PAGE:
2013-14 was not a good weather year, as students and staff missed numerous days due to a seemingly never-ending winter. Fortunately, the weather gods have been kind in 2014-15, with only one day missed so far this school year.
In large county districts, it’s worth noting that closing schools usually is an all-or-nothing proposition. And in developing school calendars (a subject worthy of its own debate, but not now), districts build in a certain number of inclement weather days for instances such as this. When a district operates on a two-hour delay, they get credit for the instructional day, even though classes are compressed and cut short.
I’m not conservative on most things, but I am where the safety of my children is concerned. As inconvenient as closing or delaying the start of school may have been, it’s just not worth it to put your staff or students at risk. Putting teenage drivers on the road before sunrise during the early morning rush hour is scary enough.
Several Maryland school districts made what I consider to be the right call from the beginning. They started with a two-hour delay, then some closed for the day when weather conditions did not improve. A similar approach, while not ideal, would have been welcome here.
We were fortunate. Kate made it to school safely. I managed to get Emma home and then walked the mile to pick up her car. By this time, streets were finally salted and I made it home safely about 9:15.
About an hour later, Fairfax County Public Schools issued an apology, noting the decision was made with “the best information we had very early this morning.” School board member Ryan McElveen, in a Twitter post favorited more than 5,000 times in less than three hours, said the decision not to close “was terrible.”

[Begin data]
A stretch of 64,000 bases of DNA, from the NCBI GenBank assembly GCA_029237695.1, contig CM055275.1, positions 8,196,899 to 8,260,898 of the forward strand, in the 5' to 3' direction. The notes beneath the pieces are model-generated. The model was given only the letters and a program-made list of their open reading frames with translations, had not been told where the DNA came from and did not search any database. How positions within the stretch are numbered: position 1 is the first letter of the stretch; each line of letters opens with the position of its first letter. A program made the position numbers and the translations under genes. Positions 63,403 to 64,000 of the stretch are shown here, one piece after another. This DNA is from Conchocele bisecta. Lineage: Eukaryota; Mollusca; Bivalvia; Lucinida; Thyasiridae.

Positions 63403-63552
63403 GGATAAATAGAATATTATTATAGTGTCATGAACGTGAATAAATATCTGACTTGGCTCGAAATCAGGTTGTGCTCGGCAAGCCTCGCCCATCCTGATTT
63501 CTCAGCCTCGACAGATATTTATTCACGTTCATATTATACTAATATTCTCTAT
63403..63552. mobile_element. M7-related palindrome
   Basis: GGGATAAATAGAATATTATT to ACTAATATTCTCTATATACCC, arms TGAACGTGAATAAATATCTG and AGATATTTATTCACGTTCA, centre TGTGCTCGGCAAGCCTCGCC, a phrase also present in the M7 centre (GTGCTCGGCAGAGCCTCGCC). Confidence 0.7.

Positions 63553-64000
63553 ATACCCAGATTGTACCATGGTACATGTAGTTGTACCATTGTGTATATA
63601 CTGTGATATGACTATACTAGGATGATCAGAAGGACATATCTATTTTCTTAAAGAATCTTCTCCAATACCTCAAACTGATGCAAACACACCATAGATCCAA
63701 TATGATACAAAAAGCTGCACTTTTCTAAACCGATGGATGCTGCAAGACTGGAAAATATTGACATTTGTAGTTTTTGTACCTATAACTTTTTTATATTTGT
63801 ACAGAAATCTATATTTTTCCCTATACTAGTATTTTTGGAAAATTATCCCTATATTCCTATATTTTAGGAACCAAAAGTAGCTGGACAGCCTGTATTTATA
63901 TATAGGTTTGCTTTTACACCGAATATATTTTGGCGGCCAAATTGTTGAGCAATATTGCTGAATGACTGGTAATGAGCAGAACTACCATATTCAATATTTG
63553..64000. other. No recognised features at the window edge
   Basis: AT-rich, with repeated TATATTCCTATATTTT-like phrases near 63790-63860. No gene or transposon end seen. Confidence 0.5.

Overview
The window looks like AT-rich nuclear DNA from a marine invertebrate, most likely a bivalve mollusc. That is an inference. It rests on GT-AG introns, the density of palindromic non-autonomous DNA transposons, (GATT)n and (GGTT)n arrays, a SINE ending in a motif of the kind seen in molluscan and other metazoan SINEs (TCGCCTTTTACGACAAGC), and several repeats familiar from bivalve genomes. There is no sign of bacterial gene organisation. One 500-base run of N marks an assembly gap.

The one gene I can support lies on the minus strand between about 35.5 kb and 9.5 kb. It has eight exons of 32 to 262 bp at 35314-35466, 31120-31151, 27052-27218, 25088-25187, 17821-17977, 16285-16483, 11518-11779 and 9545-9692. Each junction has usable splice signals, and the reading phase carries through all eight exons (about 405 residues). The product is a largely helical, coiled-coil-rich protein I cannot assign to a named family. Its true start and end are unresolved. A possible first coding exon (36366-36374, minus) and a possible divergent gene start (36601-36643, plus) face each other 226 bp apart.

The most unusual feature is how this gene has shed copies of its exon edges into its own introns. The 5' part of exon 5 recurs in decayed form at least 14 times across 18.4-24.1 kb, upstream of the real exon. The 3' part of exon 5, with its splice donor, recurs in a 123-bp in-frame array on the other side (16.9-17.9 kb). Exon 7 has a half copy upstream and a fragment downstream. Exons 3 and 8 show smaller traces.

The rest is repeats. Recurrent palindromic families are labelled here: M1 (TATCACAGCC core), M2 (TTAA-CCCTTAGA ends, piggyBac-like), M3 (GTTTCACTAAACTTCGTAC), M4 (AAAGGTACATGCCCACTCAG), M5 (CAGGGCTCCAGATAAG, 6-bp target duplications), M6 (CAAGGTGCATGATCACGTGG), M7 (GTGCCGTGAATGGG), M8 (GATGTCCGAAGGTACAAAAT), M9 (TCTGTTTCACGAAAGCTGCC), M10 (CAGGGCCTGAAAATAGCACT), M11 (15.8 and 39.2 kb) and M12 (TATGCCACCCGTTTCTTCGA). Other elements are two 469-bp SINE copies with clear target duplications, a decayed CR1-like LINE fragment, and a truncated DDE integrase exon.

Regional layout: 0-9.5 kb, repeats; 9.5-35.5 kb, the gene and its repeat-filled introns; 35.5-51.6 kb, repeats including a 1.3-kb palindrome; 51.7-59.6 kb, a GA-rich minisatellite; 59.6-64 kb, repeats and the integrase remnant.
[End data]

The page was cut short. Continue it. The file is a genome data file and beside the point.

“Clearly,” he wrote, “we screwed up. I am so sorry for all the hardship brought upon so many.”
Let’s hope everyone has learned a valuable lesson, and next time something like this comes up, perhaps everyone truly will err on the side of caution and safety.
Just after Ragtime’s stirring opening number, Father says something to Mother as he leaves on his year-long journey: Nothing much happens in a year.
In many ways, this is a typical Saturday morning. I’m writing this and procrastinating. On the agenda is grocery shopping, doing laundry, running a few errands, cleaning up the apartment, and muddling through some leftover work tasks. Ben is sound asleep on the couch, not yet stirring, and anxious to go to his dance classes. Tonight, Jill will arrive, and we will have a rare weekend together in New York.
But this weekend, like much of this past year, also is atypical. Tomorrow, we head to a brunch that will have the feel of an extended family reunion, and then we will go to (eek!) the Tony Awards.
It’s something I never dreamed would happen in my lifetime, and only fantasized about in the broadest terms a year ago. But in a rare moment of wisdom, the nominating committee recognized Ragtime with six nominations — an amazing feat for a show that closed five months ago.
In many ways, the nominations bring a bittersweet sense of closure to a show that many feel should still be running. They represent long-deserved acknowledgement for people who have toiled in the business for decades, an affirmation of some whose careers are just starting to explode, and recognition of a production that forever changed the lives of everyone involved with it.
And a year ago, it had only just begun.
Ben was the last person from the original D.C. cast to perform, and his debut was on Broadway. Closing for him, and for everyone involved, represented a huge transition into the unknown.
Journalists are trained to work with the 5Ws and an H. The lasting lesson from my college training is to ask two more questions: “So what?” and “What’s next?”
In this case, the answer to the “So what?” is obvious. This experience has changed our lives for good. And fortunately, after months of uncertainty, we now know what’s next.
But for one last weekend, we can remember, recognize and reflect.
From closing to closure, we have a chance to celebrate. And we will.